What Bach was able to sign at the end of each piece of music….can it be signed on all of human life? Even what is not religious? What is ordinary? Normal? Merely human? When Piper says we can drink Orange juice to the glory of God, is he opening the door to finding a way for God-centered theologians and preachers to relax about people who want to do dozens and dozens of other things, in their own simple, human way, to the glory of God?

My thoughts are incomplete, but important to me at this point in my journey. I believe the glory of God preserves and fills human life with meaning and significance. I do not believe that meaning and significance only comes when we overtly, consciously allow our sense of God to make all things meaningless compared to Him.

Is our humanity validated? Or obliterated?

Something is wrong and I feel it. Perhaps my friend is right and I need to repent of what I’ve thought, felt and written. Or perhaps, as is so often true in these pages, I’m far from being the only one who’s noticed.

Comments

  1. I am immediately reminded of Luther’s “Two Kingdoms” doctrine.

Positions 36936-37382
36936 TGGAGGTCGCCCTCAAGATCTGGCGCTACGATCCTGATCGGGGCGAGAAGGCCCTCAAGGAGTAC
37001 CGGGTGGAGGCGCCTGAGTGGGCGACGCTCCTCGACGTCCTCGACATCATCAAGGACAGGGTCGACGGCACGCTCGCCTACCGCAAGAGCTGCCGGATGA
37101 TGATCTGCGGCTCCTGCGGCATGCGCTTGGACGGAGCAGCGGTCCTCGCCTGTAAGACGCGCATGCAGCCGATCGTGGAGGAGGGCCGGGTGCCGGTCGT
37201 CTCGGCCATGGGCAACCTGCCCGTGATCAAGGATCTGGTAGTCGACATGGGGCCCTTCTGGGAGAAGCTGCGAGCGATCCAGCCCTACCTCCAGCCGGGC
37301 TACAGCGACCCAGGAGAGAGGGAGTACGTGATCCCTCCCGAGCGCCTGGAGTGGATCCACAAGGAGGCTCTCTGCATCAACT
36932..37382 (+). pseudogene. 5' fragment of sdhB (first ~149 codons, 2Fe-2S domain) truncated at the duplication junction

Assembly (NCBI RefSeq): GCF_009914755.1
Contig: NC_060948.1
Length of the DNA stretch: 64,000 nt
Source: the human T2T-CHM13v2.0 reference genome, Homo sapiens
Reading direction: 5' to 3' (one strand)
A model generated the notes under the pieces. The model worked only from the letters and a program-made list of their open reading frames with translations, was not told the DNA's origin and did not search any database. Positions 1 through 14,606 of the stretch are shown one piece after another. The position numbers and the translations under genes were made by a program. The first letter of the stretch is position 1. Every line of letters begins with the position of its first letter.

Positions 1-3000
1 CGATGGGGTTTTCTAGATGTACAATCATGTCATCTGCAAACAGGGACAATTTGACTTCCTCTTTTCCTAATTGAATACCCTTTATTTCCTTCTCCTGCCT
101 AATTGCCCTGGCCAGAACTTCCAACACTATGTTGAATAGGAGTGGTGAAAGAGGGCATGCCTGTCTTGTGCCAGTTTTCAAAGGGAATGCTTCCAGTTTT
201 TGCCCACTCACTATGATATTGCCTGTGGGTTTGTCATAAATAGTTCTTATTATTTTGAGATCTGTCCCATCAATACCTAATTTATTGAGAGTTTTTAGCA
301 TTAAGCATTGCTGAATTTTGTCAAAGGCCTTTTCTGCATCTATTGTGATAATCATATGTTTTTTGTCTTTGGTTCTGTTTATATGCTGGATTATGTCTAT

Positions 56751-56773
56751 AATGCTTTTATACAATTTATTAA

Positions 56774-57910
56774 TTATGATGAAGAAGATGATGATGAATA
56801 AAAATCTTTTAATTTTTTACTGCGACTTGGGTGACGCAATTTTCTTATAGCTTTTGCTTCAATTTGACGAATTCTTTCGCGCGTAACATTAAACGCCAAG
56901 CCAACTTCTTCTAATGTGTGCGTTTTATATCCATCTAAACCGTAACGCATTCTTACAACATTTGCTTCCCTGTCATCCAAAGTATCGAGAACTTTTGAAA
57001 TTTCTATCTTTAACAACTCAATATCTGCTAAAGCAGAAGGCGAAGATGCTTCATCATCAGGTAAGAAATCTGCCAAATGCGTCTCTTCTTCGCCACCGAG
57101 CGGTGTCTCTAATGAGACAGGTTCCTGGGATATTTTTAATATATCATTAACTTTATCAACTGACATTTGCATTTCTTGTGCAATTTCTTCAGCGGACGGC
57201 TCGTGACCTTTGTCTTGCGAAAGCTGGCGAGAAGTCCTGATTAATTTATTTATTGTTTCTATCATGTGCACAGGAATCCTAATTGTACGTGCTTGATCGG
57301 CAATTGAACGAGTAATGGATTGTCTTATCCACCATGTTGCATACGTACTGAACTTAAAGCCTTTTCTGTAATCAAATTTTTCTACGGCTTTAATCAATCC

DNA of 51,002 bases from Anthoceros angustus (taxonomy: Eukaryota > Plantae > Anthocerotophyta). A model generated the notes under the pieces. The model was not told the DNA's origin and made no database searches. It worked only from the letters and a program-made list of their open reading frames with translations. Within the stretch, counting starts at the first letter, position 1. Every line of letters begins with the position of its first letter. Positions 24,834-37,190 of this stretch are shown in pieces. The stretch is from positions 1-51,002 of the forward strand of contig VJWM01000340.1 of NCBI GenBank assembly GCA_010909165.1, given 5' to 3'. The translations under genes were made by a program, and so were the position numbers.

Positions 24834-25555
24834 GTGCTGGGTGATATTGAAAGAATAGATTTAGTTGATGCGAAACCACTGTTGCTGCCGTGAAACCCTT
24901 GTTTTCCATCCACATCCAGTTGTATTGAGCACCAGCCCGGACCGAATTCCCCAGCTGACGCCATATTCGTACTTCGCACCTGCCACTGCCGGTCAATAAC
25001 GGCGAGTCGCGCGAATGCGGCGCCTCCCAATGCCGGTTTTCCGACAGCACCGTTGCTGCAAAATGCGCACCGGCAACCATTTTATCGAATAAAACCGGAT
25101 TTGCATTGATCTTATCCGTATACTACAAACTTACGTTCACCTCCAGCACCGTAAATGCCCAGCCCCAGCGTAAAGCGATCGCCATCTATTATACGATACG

We are in the world so we live in it and do all we can for it and our neighbors…but we are also not of it, and know where all this is going and where we are headed.

  2. Aidan Clevinger says:

    I think this all has to do with the Incarnation (not very original or profound, I know, but still true). In the beginning, God created the world as a temple for Himself, so that He could walk among human beings and animals and plants and be together with them as they did their human and animal and plant things. Worship was never intended to be a *different* thing that they did at a certain time, worship was meant to be part of the fabric of their lives: receiving God’s grace and blessings, loving and thanking Him for it – and, as a result, loving and doing good to those around, and receiving love and goodness from others. Likewise, when Christ became man, He did everything as an act of worship.